The federal government’s newly proposed ban on assault-style weapons won’t have any impact on guns that are currently legal in Canada, prompting accusations that the Liberals have broken another election promise and betrayed the country’s most prominent gun-control group.
The revised plans from the minority government, released Monday, have the support of both the NDP and Bloc Québécois.
In February, the government ditched its first attempt to ban assault-style weapons after widespread criticism that it was overly broad and targeted hunters. Its new proposal will only apply to guns that are designed and manufactured after the new law takes effect. Additionally, the government is dropping the planned prohibition of 482 more firearms that Public Safety Minister Marco Mendicino last year said are weapons that “have no place in our communities.”
That means the Simonov SKS will remain legal in Canada. The gun is popular for hunting but has also become notorious in crimes, including the killing of two Ontario police officers in October. The SKS became a key focus for critics of last year’s failed attempt to ban assault-style weapons.
Tracey Wilson with the Canadian Coalition for Firearm Rights called the new amendments a “retreat of sorts.” The group still decried the government’s policy, saying it is about winning votes rather than securing public safety.
Late on Monday, Mr. Mendicino described the government’s newly proposed law as “an historic step” but also one that “acknowledges the realities of our current situation.”
“It is the best path forward in this Parliament so we can advance Bill C-21 and deliver the most significant legislation on gun control and reducing gun violence in a generation.”
The whittled-down ban will be added as an amendment to Bill C-21, which was first introduced in May, 2022, with an initial focus on handguns.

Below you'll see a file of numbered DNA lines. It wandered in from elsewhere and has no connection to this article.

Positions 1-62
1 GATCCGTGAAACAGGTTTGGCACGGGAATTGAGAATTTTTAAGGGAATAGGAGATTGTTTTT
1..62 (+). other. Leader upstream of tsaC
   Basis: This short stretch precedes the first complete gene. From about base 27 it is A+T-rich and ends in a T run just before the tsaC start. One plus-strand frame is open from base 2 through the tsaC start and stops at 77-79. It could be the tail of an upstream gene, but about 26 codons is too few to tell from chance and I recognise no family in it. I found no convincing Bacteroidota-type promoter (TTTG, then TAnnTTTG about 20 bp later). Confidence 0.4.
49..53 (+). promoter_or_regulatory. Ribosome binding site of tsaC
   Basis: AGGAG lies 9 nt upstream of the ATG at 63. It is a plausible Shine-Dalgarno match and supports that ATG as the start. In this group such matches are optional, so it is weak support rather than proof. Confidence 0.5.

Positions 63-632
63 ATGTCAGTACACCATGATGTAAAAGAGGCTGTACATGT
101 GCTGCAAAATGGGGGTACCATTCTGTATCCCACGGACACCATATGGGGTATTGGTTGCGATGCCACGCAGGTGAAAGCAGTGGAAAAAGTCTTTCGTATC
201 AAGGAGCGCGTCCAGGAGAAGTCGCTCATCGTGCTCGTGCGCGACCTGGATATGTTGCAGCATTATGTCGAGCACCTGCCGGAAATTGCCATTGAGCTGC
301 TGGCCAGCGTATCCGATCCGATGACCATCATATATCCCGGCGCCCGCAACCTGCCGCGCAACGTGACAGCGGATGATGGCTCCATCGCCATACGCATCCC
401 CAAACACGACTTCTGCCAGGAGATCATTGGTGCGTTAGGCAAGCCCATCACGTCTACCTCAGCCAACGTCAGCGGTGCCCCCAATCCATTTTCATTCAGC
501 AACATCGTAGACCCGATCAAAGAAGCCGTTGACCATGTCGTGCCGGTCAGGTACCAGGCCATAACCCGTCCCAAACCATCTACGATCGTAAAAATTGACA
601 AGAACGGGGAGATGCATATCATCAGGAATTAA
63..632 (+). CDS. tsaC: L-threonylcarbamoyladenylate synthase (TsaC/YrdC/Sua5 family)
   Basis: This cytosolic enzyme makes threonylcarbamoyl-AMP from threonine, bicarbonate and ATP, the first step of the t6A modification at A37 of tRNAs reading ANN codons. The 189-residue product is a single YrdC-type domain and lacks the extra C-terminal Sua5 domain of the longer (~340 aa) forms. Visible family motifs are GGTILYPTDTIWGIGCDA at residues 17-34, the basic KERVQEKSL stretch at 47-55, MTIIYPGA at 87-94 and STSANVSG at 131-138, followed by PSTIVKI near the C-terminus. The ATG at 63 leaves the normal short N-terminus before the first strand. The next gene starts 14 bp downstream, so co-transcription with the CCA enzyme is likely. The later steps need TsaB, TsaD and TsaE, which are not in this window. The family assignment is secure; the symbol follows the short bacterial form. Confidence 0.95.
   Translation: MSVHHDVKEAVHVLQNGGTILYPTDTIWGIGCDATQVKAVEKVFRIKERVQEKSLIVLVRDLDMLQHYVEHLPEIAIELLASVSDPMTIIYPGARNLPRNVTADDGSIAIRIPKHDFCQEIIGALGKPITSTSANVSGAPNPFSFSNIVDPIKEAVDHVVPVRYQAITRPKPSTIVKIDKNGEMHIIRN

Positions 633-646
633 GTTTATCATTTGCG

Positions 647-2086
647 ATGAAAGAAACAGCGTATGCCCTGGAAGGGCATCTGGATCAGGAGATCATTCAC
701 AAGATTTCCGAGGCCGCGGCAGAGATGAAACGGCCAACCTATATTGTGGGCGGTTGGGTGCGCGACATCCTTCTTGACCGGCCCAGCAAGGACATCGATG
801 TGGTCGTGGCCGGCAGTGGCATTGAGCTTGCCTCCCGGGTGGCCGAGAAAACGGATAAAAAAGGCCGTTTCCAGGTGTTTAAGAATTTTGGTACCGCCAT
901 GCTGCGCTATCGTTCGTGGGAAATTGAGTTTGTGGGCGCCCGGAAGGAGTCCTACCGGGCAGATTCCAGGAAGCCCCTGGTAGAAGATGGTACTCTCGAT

Among the amendments that will be presented to the House of Commons public safety committee on Tuesday are a new technical definition of what will constitute an assault-style weapon.
The new definition is different in two key ways from the one proposed last year and revoked in February. The definition will now only apply to future weapons, and it was narrowed to only apply to semi-automatic firearms that discharge centre-fire ammunition and are originally designed with a detachable magazine with a capacity of six rounds or more.
The amendments will also tackle ghost guns, which are homemade or 3D printed and untraceable. The government said the proposed changes to Bill C-21 will create new offences and classify ghost guns as prohibited.
At the same time Mr. Mendicino said the government will use regulations to revive a firearms advisory committee that will make recommendations on the classification of guns now on the market.
The government would make regulations through the Firearms Act to ensure that guns are classified correctly before entering the Canadian market.
The new suite of changes amount to a “nothing burger,” said A.J. Somerset, a hunter, former soldier and author of Arms: The Culture and Credo of the Gun.